Today, January 15, 2018 on the 50th anniversary of Martin Luther King’s “I want to do God’s will” final sermon, I had the special opportunity to introduce members of our church family, Drs. Dorothy and Allen Calvin, to my fellow hospice professionals. In addition to sharing about his firsthand experiences with Dr. King, Allen shared about the The Discernment Process as he journeyed with the Jesuits and how meaningful that has been in helping him seek God’s will in decision-making.
Dr. Dorothy Calvin shared about her firsthand experiencing caring for Corretta and her family following MLK’s assassination. Some of you were not able to make the event today and asked if there was a recording. Time with humble guests was limited. The best recording of Dr. Calvin sharing his firsthand experiences with Martin Luther King Jr is his guest speaking at Point Loma University (this link begins where he is introduced by his fellow student Dr. Jeffery Clark).
Below is the program with links to the remembrance of Martin in the song “Southern” and Dr. Calvin’s sharing on how seeking divine guidance and the discernment process helps us transcend our own agenda and ask what we can do for those who are hurting around us “we as a people, we as a nation”
Blessing to you all and may we continue to seek Martin’s vision of freeing the oppressed,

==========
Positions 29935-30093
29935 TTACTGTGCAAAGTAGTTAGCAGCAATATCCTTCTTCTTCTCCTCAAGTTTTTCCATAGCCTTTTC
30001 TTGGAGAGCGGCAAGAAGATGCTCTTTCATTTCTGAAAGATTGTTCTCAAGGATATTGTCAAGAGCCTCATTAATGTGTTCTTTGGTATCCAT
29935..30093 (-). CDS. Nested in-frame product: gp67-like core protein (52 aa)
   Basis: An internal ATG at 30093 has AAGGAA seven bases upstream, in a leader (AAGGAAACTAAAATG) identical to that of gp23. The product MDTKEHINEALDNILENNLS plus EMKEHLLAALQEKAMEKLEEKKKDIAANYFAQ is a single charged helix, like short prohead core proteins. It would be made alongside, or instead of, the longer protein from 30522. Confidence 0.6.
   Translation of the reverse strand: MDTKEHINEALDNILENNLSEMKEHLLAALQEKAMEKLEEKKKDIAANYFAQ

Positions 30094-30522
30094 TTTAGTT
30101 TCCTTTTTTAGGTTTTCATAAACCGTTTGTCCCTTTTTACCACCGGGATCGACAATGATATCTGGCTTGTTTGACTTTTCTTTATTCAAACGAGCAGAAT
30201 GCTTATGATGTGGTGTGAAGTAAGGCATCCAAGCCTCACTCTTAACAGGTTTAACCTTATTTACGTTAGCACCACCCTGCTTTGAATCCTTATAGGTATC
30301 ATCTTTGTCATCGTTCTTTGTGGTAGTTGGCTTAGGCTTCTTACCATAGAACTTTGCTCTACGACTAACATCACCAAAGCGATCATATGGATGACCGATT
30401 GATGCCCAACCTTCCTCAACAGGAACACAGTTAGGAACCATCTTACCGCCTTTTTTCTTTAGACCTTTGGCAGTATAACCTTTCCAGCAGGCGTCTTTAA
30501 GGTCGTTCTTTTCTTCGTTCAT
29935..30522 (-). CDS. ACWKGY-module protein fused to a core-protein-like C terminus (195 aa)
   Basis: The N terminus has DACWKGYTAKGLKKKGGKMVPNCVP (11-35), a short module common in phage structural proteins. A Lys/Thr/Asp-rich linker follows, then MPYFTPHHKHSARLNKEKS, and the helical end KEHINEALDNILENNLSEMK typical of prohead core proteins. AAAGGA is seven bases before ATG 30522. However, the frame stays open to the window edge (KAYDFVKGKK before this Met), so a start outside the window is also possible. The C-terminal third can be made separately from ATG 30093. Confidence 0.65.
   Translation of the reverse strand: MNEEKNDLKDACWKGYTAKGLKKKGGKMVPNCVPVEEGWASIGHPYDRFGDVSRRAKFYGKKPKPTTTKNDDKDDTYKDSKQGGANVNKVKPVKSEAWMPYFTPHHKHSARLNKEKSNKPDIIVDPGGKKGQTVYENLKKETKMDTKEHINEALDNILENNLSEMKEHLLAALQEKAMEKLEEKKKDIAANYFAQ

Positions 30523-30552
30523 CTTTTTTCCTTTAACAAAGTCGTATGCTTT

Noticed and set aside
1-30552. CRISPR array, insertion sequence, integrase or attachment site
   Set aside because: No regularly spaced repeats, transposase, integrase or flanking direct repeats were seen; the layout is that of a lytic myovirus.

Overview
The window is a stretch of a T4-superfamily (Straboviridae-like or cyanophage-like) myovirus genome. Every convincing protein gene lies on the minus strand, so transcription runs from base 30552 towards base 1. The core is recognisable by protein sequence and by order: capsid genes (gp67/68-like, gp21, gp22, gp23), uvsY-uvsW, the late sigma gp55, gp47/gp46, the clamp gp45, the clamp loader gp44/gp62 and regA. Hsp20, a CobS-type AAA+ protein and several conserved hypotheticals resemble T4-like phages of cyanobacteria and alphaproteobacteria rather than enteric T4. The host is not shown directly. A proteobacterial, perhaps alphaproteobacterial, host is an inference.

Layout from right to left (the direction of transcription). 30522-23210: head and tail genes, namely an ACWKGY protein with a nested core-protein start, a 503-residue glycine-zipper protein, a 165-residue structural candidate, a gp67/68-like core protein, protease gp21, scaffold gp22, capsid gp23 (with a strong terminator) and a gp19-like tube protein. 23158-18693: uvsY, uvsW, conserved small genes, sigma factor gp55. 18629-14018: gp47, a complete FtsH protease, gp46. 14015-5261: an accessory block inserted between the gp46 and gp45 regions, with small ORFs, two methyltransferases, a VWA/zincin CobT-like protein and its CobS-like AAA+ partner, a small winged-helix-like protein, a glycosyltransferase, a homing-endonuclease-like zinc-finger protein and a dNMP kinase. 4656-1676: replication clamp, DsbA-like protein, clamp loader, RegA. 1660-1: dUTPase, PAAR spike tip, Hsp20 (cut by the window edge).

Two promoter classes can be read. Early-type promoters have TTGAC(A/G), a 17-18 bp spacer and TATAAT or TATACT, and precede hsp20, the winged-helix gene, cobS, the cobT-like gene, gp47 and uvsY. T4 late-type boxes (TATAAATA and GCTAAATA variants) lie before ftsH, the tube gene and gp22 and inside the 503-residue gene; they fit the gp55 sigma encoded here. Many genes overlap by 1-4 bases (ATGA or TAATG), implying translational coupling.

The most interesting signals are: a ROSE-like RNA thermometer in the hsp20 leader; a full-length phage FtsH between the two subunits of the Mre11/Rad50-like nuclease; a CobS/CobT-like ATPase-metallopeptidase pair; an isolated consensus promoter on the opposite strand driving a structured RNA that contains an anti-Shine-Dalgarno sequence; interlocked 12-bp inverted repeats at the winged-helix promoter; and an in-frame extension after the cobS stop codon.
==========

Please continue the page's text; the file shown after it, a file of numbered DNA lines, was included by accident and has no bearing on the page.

Celebrating the 50th anniversary of Dr. King's last message, “I just want to do God’s will”
A conversation with the Calvins on Discernment and Divine Guidance in the Life of the VITAS Professional
Welcome ~ Jason Hotchkiss
Introducing the Calvins
“I just want to do God’s will” reflections by Dr. Allen Calvin
Closing and Blessing
Rev. Ruth Lesher share appreciation and blessing for the Calvins.
Allen marched with MLK, attended rallies, church services, supported his family and eventually cared for MLK’s wife Corretta, after her husband was killed. Dr. Calvin is president emeritus at Palo Alto University. He is a Jewish man who lost some of his family during the Holocaust. Resonating with the oppression of African Americans, he fought alongside MLK and other civil rights leaders during the 1960s and 70s. When I asked about the risk that he took going into a church where MLK was preaching as the only white man, he said "It was much safer inside the church.”
It is quite clear that Martin’s desire “to do God’s will” was a higher power motivation to push through constant fears and eventually make the ultimate sacrifice. While many of us come from a Judeo-Christian tradition such as Judaism, Catholicism and Protestantism, others of us draw strength from Eastern traditions such as Buddhism, Baha’i or Hinduism or earth-based faith system. Where we could just as easily ask “what is my purpose in the universe?” or “what is my calling?”. These are more than religious questions, they are also ultimate questions of life that bring us together!
Dr. Calvin has taken the question of God’s will seriously for many years. He has learned discernment as a Jew, as a Jesuit and from being married to a Protestant woman, Dorothy. He has committed himself to Interfaith dialogue and action on finding peace in his homeland, Israel. So, we thought it would be a good way to honor Dr. King by reflecting on how seeking God’s will provided strength to his mission. In the same way, we all have a “mission” to care for patients and families while being supported a VITAS culture of empowerment and togetherness. Living for a purpose beyond ourselves is how we transcend the trials of our mission!